Both appellants appealed the judgment of the Crown Court at Woolwich, contending the length of the custodial term imposed as well as the passing of an extended sentence. Appellants submitted that their Section 5 offences fell into the category of less blameworthy offences because their intention was to fight against President Assad’s forces and defend or protect those being attacked or repressed by him. Appellants claimed there was no intention to commit acts of violence against Syrian civilians (para. 16).

 The appeal judgment was entered on 9 December 2015.

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Legally relevant facts

On 15 May 2013, Sarwar and Ahmed travelled from the UK to Turkey and then Syria, where they engaged with Islamist forces fighting against President Assad’s forces. Prior to traveling, Sarwar booked and paid for one-way flights and other travel arrangements, and bought a camera, memory card and other items. Sarwar's mother found a letter stating that he was traveling to Syria to join a part of Jabhat al-Nusra. Sarwar's parents told the police (paras. 3-4).

Appellants' computers revealed a high level of commitment to violent Islamist extremism, including large quantities of jihadist material. Social media conversations provided evidence that the true purpose of their journey was to go to Syria to commit acts of terrorism in furtherance of their extreme Islamist views (paras. 5-6).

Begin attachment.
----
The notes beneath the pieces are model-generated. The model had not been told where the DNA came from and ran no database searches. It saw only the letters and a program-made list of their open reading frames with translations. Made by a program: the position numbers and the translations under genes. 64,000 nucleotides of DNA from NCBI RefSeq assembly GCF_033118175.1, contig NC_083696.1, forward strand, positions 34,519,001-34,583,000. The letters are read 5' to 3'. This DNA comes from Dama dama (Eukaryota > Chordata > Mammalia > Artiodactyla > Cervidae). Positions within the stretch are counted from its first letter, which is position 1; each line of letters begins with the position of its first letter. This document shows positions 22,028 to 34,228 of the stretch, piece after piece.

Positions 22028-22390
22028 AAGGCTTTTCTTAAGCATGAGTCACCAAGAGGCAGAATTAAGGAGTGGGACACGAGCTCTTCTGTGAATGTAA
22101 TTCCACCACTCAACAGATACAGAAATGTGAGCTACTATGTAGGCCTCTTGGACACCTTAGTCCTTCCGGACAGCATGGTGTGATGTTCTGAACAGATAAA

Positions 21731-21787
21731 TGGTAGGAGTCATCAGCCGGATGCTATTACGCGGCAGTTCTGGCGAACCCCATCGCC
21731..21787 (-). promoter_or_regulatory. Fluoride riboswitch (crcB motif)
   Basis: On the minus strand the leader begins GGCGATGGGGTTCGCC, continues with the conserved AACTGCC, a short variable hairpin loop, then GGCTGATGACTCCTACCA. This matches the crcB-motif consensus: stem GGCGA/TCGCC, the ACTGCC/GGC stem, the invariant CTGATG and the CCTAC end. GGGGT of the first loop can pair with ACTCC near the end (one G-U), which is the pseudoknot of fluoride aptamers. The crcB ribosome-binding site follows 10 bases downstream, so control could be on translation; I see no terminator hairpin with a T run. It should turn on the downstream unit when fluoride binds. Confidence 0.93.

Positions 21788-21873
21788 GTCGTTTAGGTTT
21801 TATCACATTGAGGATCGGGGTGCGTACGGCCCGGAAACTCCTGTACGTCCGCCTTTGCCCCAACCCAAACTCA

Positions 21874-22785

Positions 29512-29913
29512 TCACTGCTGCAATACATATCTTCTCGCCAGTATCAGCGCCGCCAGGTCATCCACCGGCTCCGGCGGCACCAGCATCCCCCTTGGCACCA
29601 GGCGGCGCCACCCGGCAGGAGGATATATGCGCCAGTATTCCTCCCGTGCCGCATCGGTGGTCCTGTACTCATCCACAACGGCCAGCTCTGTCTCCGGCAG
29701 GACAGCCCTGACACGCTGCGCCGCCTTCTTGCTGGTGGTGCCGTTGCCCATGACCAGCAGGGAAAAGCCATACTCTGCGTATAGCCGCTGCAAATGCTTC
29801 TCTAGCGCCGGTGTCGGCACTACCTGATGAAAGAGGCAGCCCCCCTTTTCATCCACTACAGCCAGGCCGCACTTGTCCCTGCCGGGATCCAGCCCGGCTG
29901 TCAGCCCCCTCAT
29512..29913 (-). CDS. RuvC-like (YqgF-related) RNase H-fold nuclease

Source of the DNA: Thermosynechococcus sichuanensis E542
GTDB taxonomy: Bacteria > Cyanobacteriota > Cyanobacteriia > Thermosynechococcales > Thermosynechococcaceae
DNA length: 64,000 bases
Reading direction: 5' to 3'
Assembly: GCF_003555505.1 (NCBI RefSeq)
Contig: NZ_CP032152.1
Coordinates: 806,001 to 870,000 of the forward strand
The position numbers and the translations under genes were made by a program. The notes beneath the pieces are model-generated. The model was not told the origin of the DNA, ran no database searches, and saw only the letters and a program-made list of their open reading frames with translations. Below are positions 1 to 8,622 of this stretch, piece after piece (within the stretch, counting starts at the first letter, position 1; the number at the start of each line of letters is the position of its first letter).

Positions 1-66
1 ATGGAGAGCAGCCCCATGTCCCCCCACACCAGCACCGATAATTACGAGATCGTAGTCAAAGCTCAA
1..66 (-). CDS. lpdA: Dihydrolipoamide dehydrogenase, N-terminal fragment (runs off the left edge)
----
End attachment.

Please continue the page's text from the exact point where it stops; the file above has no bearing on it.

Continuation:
When they returned to the UK on 13 January 2014 both appellants were arrested. A digital camera found in Sarwar's carry-on included two memory cards with over 1600 deleted images from Syria. Analysis showed many had been taken near combat zones and depicted the preparation of weapons and ordnance and included pictures of Ahmed and Sarwar.  Appellants' carry-ons and clothing also contained traces of explosives, more than would be expected from travel to a conflict zone. (paras. 8-9).

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Core legal questions

Was the appellants’ custodial term excessive considering that the Crown Court improperly inferred the appellants were involved in combat activity?

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Specific legal rules and provisions

Section 5(1) of the Terrorism Act 2006